Each of the bays in the building are drive-thru bays with doors on either end of it. The only bay that is not a functional drive-thru bay is Bay 1 which is due to the lifts that are in the bay. The width is 122 feet wide, where the largest piece of equipment the M.D. possesses is a gravel crusher which hovers around 100 feet plus.
“A lot of the time you will take a piece of equipment apart and find something wrong with it where parts are a little ways away. It is essentially a dead duck there. We need the space to work around that for that piece of equipment while we are waiting,” said Pittman, adding during the winter time, no doors have to be opened to move something with the fork lift, and winter welding can be done inside the building for even the largest of machines. “The efficiencies we will see in the shop area is going to see is the central location we put the parts, the tool storage and the shop foreman office. Number one, for the ease of access where you are not walking from one end of the building to another for say a spark plug. The crane has full access where essentially you can grab something you need to lift from one corner of the bay to the direct opposite which is great functionality for those bays.”
The pre-tender engineers estimate for the project was $7,762,000 in which the project was completed for $7,400,000.
“It’s a $7.4 million dollar building that is going to maintain what I think our current inventory of equipment is about $12.5 million which puts it in perspective as well,” said Krizsan.
Documentation provided to the Times showed if everything involving the construction of the building had been contracted out, costs could have escalated as high as $11.5 million. In-house crews were utilized as heavily as possible, including undertaking the civil portions of the project which included site grading, stormwater retention and road ways which included $1.8 million in cost savings. As well, other municipal staff, including the ASB, will assist in site landscaping and other improvements on the site.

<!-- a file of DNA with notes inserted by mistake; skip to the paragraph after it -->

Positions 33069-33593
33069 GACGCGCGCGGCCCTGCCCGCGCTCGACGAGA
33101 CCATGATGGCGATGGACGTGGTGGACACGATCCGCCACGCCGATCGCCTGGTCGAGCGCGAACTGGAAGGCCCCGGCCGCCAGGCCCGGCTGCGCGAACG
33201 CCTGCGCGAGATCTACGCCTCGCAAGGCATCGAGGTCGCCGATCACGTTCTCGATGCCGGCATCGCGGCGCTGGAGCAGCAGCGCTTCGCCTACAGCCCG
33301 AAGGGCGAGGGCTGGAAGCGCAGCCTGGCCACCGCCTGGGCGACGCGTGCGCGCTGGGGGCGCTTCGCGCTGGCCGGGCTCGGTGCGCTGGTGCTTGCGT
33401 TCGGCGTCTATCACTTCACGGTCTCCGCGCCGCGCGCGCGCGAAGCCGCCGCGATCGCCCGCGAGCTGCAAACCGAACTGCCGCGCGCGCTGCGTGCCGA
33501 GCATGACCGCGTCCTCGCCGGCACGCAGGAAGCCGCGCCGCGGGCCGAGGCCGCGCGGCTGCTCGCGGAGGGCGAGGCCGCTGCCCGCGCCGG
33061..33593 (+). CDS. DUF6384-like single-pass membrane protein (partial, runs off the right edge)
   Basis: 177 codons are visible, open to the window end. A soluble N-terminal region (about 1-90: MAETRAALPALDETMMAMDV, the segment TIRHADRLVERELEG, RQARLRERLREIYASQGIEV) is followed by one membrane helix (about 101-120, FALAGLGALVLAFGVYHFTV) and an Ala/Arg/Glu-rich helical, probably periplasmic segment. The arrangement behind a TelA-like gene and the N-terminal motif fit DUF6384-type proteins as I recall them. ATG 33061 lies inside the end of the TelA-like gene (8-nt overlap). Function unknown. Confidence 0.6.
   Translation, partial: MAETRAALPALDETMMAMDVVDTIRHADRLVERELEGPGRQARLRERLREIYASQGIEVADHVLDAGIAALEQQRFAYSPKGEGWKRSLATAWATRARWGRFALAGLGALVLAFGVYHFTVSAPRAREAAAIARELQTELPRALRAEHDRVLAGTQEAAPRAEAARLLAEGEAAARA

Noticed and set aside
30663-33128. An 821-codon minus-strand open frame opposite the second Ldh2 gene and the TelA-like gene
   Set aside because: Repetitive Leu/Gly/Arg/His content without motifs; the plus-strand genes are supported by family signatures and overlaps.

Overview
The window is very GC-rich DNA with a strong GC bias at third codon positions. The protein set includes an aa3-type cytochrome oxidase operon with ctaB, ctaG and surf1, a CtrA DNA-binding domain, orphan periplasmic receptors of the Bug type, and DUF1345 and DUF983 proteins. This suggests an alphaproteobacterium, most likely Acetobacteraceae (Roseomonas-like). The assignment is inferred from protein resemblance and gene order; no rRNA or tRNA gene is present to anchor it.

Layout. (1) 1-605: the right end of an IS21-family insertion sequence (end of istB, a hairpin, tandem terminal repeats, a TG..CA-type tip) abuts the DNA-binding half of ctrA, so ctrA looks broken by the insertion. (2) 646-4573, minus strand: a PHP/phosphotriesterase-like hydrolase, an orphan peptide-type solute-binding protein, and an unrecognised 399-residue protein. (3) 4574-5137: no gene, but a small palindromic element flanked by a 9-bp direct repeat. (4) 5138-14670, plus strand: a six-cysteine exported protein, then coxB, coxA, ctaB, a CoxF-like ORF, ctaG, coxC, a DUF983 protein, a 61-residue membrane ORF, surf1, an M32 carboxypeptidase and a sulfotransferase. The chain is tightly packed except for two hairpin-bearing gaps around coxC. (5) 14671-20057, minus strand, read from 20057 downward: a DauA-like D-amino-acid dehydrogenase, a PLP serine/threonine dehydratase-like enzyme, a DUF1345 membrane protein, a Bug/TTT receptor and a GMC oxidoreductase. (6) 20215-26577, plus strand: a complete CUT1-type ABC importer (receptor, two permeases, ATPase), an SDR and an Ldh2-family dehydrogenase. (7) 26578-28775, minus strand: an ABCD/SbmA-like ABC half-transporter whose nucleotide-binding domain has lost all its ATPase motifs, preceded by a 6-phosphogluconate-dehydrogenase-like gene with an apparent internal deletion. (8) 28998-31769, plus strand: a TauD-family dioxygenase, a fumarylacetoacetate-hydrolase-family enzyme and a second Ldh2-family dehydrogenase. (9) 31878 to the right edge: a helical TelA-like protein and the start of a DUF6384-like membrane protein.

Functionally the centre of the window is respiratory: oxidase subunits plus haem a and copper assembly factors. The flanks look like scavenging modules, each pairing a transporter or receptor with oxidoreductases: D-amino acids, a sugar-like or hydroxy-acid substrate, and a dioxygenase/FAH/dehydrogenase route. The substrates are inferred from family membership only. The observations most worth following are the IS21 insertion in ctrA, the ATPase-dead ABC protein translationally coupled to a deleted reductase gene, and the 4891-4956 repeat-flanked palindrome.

“That is a point of pride for our staff that they have been able to contribute to the project in a pretty significant way, while delivering a cost savings to taxpayers in millions of dollars in value.”
Full completion of the M.D. of Taber Operations and Maintenance Building is expected to be around early September. The project was delayed a couple of months due to M.D. crews tending to the overland flooding that occurred in the spring of 2018, repairing 260 sections of road that were damaged by flooding.
“The services we supply as a municipality are not going anywhere. It is a service that is going to sustain for generations in one building,” said Pittman.
With the building located on a double divided highway, the M.D. has improved the intersections for an added measure of safety for the traveling public and is serviced by an M.D. of Taber service road which will provide unimpeded access for heavy municipal equipment.
“We liked the idea of a service road which made this attractive. You always have turning off the highway, but getting that traffic onto a service road is a nice feature,” said Krizsan. “One thing the M.D. has been very successful with over the years is with he twinning of the highway, is to get those service roads and have the ability to get that slower-moving traffic and local traffic off the highways which is key. That is critical for safe, highway travel.”